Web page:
A Warm Winter’s Meditation on Gratitude

For many of us, the world moves along so quickly, and the endless stream of appointments, phone calls, emails, and other Things That Need To Be Done Next continually distracts us from the all important step of positive feedback. The nature of our world is such that many decisions need to be made by the unconscious levels of the mind.

Unless we create a clear, compelling image of the way we want to be and the life we want to create, that part of us may head in the wrong direction. And with so many negative messages (eg, economic woes, climate change, illness, pollution, politics), it is easy to lose our way and succumb to the toxicity of stress and depression.

Actually, there are many more positives within than negatives, and here is a way to make these known to your faithful unconscious mind – to really assume leadership in your life – by touching the positive experiences of the recent past and connecting them to the deepest level of your being. In this way you are setting your compass – and empowering the behaviors and experiences you want more of in your life.

So find a quiet place where you will not be disturbed for ten minutes and recharge!

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Ask Dr. Miller: Dealing with Stress in the World Today

What is the difference between type 1 and type 2 stress?  In this podcast I explain the difference, give examples of each and provide simple ways (affirmations) to quickly release stress and enter a relaxed state of mind, body and spirit.

This audio excerpt is from my program Stress Fitness Volume 1. Please visit my online store at ShopDrMiller.com for more information about this and my other audio programs.

Airdate: May 6, 2010

Jackie Parker is a poet and novelist who employs meditation and interactive experiences in the classes she teaches at UCLA and to professional groups. We will explore her process of “No Thinking Writing,” the necessary qualities every artist needs, and how our writing can connect us to a greater awareness and sense of ourselves. She will share the experiences that have led her to conclude that every person has a gift of some sort that is absolutely required. What we all need, Jackie explains, is Love, to know each of our lives have meaning, be appreciated and valued, and to pass on what we know to others. We need to use our machines and computers wisely, then turn them off and discover the deeper oneness.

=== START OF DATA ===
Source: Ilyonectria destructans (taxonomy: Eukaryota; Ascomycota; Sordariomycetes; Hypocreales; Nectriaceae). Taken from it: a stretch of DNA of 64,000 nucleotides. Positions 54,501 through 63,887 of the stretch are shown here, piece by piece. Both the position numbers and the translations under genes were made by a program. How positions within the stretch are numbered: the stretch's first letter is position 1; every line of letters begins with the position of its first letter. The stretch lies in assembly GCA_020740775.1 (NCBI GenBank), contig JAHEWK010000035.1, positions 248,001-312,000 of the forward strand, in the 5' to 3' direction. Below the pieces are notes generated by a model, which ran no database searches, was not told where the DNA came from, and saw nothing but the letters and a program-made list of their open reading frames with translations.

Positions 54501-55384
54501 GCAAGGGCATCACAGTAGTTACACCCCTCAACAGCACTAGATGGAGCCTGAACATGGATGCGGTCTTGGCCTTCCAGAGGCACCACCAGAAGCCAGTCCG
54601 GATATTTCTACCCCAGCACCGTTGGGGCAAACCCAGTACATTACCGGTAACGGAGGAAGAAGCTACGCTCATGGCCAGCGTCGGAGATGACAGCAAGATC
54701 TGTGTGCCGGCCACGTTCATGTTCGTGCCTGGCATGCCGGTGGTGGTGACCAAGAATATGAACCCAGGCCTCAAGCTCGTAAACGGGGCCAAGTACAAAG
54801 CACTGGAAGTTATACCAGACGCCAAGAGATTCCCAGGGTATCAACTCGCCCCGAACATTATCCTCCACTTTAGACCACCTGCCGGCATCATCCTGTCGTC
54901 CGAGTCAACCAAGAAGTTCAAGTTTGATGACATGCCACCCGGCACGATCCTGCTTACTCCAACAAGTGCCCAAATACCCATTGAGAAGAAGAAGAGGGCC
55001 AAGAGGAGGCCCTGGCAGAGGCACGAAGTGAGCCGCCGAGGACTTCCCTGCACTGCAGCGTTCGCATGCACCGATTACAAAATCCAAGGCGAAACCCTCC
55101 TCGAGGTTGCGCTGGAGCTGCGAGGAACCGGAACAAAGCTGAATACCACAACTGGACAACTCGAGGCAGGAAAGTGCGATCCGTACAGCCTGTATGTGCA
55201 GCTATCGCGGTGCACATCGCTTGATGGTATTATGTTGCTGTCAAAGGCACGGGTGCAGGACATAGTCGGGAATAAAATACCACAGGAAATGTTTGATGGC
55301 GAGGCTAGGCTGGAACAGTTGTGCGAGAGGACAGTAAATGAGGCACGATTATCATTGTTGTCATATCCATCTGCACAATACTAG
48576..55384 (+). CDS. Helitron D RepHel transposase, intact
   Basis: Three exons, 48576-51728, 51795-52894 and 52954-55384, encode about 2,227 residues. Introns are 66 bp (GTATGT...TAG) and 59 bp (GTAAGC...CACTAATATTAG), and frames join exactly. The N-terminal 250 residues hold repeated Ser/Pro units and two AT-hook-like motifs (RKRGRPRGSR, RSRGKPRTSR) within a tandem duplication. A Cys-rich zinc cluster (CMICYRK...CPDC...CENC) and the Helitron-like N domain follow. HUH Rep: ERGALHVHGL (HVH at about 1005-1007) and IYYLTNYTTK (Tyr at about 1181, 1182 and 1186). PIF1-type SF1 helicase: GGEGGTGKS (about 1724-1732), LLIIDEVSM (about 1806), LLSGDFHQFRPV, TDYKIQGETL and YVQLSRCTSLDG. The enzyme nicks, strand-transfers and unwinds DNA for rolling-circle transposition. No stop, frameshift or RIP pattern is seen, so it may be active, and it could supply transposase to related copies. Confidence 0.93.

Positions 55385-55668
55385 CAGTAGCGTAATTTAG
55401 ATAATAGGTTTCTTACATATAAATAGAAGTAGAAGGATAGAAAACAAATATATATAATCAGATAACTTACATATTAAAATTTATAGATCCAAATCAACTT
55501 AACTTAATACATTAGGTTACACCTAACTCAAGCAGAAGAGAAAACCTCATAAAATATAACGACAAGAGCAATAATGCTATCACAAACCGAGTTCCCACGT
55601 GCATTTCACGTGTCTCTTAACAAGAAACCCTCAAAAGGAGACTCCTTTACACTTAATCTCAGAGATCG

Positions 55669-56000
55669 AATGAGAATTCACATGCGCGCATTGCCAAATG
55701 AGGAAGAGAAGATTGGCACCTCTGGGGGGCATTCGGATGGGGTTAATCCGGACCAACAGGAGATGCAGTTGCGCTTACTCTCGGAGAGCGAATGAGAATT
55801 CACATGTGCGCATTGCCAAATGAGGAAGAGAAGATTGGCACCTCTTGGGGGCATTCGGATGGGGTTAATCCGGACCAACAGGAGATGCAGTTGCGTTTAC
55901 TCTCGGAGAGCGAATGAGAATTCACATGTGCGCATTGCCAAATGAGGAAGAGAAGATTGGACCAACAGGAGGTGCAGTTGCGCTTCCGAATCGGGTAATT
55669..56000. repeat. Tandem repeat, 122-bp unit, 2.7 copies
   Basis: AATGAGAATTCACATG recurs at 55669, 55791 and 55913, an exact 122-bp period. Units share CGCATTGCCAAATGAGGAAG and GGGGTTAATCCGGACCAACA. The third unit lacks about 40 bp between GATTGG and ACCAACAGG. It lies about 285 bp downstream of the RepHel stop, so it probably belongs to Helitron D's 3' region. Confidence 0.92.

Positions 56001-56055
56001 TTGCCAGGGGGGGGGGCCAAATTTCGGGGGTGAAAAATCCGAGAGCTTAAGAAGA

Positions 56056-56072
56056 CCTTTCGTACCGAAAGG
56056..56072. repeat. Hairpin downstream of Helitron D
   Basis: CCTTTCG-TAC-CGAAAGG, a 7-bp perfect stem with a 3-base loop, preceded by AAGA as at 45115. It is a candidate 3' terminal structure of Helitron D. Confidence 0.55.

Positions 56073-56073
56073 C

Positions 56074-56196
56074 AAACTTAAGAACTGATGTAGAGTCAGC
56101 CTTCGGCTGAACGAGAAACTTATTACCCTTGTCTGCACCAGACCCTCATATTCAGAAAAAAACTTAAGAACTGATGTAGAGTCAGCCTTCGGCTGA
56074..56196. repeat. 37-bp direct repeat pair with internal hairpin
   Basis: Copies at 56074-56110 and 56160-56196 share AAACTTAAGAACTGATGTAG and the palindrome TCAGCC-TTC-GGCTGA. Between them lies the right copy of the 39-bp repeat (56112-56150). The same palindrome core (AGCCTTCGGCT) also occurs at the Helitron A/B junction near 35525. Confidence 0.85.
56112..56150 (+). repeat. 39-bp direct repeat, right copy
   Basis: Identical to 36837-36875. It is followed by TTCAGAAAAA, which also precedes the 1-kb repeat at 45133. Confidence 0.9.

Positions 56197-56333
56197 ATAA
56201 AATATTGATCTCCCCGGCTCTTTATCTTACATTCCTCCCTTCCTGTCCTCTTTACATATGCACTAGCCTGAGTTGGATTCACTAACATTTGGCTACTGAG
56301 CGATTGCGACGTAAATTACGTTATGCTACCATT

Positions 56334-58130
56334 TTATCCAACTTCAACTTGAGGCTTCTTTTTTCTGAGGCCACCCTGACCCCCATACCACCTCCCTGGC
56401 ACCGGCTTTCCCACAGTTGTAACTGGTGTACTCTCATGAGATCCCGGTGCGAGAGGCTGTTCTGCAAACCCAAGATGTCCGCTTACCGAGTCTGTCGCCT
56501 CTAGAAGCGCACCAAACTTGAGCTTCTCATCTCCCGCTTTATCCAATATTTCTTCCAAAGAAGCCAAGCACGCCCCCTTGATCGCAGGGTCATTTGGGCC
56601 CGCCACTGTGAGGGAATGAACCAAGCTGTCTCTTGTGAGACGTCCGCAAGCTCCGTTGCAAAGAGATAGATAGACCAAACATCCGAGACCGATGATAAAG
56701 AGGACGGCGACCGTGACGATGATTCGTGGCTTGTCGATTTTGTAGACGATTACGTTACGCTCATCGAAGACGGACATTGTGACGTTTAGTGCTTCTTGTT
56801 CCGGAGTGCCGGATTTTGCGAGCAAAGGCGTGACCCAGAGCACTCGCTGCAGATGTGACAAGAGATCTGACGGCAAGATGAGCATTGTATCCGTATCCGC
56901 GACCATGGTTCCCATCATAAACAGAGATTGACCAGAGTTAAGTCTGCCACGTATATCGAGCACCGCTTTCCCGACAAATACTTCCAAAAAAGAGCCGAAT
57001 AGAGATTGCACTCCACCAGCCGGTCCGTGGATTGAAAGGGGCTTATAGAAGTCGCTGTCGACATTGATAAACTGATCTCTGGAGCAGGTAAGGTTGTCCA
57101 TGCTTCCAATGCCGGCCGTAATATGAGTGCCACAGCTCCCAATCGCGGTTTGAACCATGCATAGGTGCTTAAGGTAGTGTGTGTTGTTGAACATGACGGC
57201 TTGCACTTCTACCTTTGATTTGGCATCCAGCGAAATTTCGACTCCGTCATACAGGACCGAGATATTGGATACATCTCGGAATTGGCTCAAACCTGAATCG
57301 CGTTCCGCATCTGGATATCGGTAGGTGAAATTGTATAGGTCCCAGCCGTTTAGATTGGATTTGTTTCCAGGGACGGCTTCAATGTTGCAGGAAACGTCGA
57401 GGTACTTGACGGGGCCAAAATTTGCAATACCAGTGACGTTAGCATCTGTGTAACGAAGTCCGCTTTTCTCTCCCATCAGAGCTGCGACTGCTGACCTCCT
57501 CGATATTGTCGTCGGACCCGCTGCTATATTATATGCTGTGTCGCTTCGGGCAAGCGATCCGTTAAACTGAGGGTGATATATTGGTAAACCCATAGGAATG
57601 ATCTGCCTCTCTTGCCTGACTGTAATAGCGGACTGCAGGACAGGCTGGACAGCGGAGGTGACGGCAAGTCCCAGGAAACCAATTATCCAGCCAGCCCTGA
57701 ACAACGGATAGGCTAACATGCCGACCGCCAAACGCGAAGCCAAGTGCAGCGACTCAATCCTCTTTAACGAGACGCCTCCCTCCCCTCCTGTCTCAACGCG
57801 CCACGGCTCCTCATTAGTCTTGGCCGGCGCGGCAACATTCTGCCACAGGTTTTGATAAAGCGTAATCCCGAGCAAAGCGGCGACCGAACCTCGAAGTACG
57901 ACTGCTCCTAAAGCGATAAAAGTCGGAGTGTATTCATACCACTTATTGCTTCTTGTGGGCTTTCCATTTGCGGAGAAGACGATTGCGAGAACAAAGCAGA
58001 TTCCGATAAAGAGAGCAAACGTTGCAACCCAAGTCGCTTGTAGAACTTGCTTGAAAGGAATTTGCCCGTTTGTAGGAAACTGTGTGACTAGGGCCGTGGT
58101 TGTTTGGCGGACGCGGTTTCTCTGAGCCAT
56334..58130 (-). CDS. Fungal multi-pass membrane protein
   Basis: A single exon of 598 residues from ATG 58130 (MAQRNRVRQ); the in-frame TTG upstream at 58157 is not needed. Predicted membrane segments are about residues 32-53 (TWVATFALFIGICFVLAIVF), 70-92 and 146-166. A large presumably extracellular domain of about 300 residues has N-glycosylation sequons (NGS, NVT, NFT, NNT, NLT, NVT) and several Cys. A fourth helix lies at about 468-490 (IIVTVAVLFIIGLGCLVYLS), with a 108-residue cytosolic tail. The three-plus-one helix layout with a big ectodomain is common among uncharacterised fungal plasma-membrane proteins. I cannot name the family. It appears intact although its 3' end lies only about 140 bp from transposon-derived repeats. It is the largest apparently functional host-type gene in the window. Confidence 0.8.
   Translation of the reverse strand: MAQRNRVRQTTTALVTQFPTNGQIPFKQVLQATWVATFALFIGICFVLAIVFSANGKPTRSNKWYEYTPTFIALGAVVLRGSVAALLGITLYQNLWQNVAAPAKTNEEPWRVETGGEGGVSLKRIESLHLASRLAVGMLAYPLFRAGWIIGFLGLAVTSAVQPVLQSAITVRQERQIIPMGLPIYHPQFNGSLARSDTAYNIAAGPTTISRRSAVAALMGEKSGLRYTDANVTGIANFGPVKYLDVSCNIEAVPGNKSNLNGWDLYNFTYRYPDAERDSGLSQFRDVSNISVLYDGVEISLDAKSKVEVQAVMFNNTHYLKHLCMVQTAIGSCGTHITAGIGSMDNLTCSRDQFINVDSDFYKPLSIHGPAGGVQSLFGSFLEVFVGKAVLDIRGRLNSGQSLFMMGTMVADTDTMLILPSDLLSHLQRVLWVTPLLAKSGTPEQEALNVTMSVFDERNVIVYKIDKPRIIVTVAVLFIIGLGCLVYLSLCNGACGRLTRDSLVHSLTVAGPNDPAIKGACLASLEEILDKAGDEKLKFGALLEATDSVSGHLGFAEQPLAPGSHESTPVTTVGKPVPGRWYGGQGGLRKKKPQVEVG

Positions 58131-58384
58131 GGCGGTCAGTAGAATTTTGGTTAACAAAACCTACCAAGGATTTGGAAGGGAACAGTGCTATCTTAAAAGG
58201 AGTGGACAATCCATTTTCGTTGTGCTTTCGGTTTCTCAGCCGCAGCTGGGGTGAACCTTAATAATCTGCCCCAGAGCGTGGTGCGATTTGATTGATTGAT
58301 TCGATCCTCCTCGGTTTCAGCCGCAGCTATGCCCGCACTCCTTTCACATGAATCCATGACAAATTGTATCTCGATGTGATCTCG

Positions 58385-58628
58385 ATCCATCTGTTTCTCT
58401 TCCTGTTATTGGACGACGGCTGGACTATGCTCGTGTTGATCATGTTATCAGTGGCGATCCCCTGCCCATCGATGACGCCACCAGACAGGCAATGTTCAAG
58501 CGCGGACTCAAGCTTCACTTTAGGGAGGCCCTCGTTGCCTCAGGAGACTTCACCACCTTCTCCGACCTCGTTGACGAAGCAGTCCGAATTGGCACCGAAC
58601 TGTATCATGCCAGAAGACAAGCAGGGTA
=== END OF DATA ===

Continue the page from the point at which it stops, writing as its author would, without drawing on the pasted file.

– Listen and download the audio for this show at the end of this post

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Gratitude, the Gift that Keeps on Giving (text and video)

“If the only prayer you say in your life is, `Thank you,’ that would suffice.”

– Meister Eckhart

`Tis the season to be grateful. … It may be difficult to remember to be grateful, and that it is not just a seasonal thing, heavily corrupted by merchandising. At least, it does provide us with a teachable moment.

In these tough times, it may be difficult to remember to be grateful for what we have instead of anguishing over what we don’t have.

Try this reality check: Do you have a roof over your head? A bed to sleep in? Food in a refrigerator? Indoor plumbing? Electricity? Clean water to drink? A car? An education?
Compared to the rest of the world, you are fabulously wealthy – and lucky. See how many things you can find to be thankful for during this brief song:

Why us? Why are we so privileged to live in the most prosperous country in the world? Life’s a lot tougher in Bangladesh or Somalia.

And why we are blessed with freedom? Long before we were born, patriots fought and died for the fundamental freedoms we enjoy today. It’s not like we did anything. We just inherited the benefit of their sacrifice.

We should rejoice in gratitude for our lucky circumstances.

So why are we so busy complaining about what we don’t have, and not appreciating what we do have (unless you count jealously hoarding what you’ve got with no willingness to share as “appreciation”).

Acquiring an Attitude of Gratitude

Many of us operate on an obsessive consumerism with the philosophy that, “He who dies with the most toys wins.” What kind of game are we playing. “Greed is Good,” goes the philosophy that has infected the world since time immemorial, even before it became the motto of American business in the middle of the last century. And if you find that you seldom take the time to feel appreciation and gratefulness for things in your life, perhaps you have contracted a case of this affluenza yourself! If so you may find yourself complaining about what you don’t have, feeling envy of others who appear to have more, or jealously guarding what you have instead of sharing it.

Are you constantly on the lookout for how to get more? When will we ever learn that more is never enough?

Was it a surprise to you when, after receiving a huge helping of corporate welfare in the form of bailout funds, the robber barons whose policies had led us to the brink of disaster voted themselves million dollar bonuses? Check your DQ – your Denial Quotient.